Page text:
19th November

Ghana, as a nation, has been saddled with the canker of poor sanitation for a long time. As a developing nation, poor sanitation has been one of the banes to its growth, thereby affecting the well – being of its people.

Over the years, governments and other stakeholders have made efforts to help deal with the problem of poor sanitation, but the problem has always been, especially for duty bearers, a lack of political will and less commitment to policy enactment and implementation.

WUZDA Ghana recognizes the importance of this day, the World Toilet Day, celebrated on 19th November every year, which highlights the efforts of governments and sanitation sector players, as it reminds all stakeholders of renewed and tightened commitments to the fight against poor sanitation and the benefits the results will bring to the peoples of various societies.

For WUZDA Ghana’s commemoration of the World Toilet Day this year, we would like to focus on the National Solid Waste Management Strategy for Ghana, which was launched at the just ended 31st Mole Conference in Accra, November, organized by the Ghana Coalition of NGOs in the Water and Sanitation sector (CONIWAS), of which WUZDA Ghana is a member.

We believe the enactment of policies and strategies are not enough, till we make extra efforts to implement them and make them work to the benefit of the people for whom the policies were made.

WUZDA Ghana as a core WASH NGO has since 2011 provided over 3500 household and institutional latrines through our Latrine Sanitation Credit Scheme.

These latrines are mainly scattered across the Tamale Metropolis and the adjoining Metropolitan and District areas in the northern region.

We have also constructed some five institution and communal water systems for schools and communities, to help in cultivating the habit of water conservation in the citizenry, and to support in the management of solid waste.

Nonetheless, with all these efforts, management of the excreta generated from the latrines we have provided for people and others, has always been a challenge for households and institutions.

The overarching aim of Ghana’s Solid Waste Management Strategy is to “set the nation on a path towards progressive, high quality, and cost – effective Solid Waste Management service delivery, which will deliver environmental, public health, and economic benefits for all.”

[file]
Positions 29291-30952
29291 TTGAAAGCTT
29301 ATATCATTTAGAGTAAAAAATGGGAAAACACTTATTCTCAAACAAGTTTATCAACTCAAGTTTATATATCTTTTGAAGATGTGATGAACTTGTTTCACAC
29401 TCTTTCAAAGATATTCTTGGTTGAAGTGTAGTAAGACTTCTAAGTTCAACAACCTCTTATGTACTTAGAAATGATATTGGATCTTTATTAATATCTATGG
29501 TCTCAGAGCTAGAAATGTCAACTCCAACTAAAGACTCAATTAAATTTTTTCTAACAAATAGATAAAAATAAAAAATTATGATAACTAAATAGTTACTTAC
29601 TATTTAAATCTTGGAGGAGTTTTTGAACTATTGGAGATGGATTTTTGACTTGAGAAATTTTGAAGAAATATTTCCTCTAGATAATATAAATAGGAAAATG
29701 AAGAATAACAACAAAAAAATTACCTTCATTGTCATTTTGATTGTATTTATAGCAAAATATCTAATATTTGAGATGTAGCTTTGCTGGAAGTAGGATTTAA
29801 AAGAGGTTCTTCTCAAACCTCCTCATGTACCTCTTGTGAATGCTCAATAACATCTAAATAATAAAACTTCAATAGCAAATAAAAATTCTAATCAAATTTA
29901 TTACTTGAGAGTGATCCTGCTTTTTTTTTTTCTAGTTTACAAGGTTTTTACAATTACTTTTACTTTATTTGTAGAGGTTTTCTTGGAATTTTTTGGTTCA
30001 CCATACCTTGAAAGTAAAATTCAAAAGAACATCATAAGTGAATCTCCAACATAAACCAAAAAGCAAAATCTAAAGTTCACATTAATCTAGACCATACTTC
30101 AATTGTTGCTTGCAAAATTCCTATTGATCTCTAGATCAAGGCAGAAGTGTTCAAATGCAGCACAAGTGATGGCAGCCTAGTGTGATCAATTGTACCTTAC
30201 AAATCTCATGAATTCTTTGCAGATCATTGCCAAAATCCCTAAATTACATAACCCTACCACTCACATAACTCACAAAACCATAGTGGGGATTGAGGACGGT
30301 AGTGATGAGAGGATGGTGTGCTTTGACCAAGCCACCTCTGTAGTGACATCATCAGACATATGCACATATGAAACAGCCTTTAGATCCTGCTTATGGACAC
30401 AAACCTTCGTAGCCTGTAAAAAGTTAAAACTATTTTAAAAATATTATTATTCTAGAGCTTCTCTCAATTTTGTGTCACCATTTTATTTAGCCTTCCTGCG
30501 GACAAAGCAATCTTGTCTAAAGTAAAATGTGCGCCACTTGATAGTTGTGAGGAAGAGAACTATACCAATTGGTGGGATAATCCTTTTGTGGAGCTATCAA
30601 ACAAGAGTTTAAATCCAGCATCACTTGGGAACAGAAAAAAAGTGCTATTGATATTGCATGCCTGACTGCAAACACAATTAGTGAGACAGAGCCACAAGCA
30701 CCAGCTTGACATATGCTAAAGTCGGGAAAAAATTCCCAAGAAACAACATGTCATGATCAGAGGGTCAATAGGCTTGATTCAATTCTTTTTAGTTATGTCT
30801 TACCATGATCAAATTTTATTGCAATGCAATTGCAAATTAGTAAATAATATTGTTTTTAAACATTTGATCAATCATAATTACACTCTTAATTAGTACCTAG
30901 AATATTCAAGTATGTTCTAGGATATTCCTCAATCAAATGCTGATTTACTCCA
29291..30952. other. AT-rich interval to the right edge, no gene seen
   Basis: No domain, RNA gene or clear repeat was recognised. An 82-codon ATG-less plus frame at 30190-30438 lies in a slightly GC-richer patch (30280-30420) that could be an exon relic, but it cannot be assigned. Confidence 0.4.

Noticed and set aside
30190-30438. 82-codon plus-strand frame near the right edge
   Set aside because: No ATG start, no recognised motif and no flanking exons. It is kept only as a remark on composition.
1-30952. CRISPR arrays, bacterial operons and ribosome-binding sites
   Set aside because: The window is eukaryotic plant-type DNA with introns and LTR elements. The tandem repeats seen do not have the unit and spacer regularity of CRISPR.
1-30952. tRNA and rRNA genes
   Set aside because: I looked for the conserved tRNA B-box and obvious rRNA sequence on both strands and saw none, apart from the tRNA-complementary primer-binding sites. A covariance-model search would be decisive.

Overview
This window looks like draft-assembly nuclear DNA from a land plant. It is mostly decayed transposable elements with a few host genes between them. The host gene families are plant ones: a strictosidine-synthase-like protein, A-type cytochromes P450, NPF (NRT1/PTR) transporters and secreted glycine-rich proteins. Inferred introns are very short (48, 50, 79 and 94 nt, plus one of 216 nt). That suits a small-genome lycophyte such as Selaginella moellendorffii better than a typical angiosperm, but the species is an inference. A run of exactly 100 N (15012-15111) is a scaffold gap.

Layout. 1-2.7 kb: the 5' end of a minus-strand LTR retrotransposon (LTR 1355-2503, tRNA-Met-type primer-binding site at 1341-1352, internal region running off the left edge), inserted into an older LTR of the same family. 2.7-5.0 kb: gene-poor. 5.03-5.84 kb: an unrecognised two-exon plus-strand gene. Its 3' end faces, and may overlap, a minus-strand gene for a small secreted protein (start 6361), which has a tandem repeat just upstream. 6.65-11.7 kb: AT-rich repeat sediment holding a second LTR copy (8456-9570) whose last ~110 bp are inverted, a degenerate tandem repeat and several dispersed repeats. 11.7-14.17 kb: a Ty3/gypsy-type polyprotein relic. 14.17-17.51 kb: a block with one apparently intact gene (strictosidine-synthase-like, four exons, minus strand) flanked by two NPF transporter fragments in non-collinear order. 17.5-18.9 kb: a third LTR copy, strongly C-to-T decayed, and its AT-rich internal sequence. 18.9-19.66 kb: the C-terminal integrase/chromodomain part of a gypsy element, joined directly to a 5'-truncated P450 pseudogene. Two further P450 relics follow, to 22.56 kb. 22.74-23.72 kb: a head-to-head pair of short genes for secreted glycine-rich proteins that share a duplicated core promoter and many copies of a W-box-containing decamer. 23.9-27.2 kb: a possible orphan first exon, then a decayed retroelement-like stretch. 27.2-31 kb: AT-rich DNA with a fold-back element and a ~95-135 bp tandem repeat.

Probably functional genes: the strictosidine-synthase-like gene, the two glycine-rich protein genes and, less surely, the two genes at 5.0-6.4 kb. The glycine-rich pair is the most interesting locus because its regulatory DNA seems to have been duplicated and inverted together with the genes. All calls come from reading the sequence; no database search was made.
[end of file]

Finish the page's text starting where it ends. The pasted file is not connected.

This is a reminder to all, that waste could be turned into ‘money’, if managed well, as getting rid of it properly also prevents the people from contracting hygiene related and other diseases, making the state save money it would have used to purchase drugs for the OPD to take care of its sick people.

The Solid Waste Management Strategy for Ghana has seven major pillars on which a proper waste management regime is expected to be built.

These pillars are (1) Strengthening sector governance

                                  (2) Increasing private sector participation

                                  (3) Optimizing service delivery and infrastructure

                                  (4) Creating positive social action

                                  (5) Enabling effective waste reduction, recovery and recycling

                                  (6) Ensuring effective Monitoring and Evaluation

                                  (7) Establishing sustainable financing mechanisms for Solid Waste Management

These seven pillars, on paper, indeed look like they can “set the nation on a path towards progressive, high quality, and cost – effective Solid Waste Management service delivery, which will deliver environmental, public health, and economic benefits for all.”

For WUZDA Ghana, we are worried about the spirit with which we implement and enforce our policies and strategies, which in many cases appear very convincing to solving our problems as a nation.

From our end, through our “Farm-Promoting Urban Organic Waste for Food and Livelihood Security” Project, we are empowering 130 vegetable farmers to use faecal matter to produce compost, which they apply on their vegetables for better yield with assurances of better soil composition.

The aim, objectives and roadmap (Pillars) to implementation of the Solid Waste Management Strategy are brilliant and relevant to the problem.

The agencies drawn through the implementation process, especially through MMDAs, is also encouraging, however, we would like to call on the Ministry of Sanitation and Water Resources to break the tasks of each of the implementing agencies down to specifics, and indicate timelines on which each of them will be achieved.

This will enable sector players monitor on behalf of the citizenry, as well as ask the necessary questions and properly and effectively engage the ministry on the issues of implementation of the Slid Waste Management Strategy.

Finally, we would like to call on the public to make efforts to amend their attitudes with regard to disposing of solid waste, as a properly managed solid ‘material in transition’ (MIT) is wealth and not waste.

Happy World Toilet Day to all!!!

Thank you!




Shaibu Awudu

Media and Communications Officer

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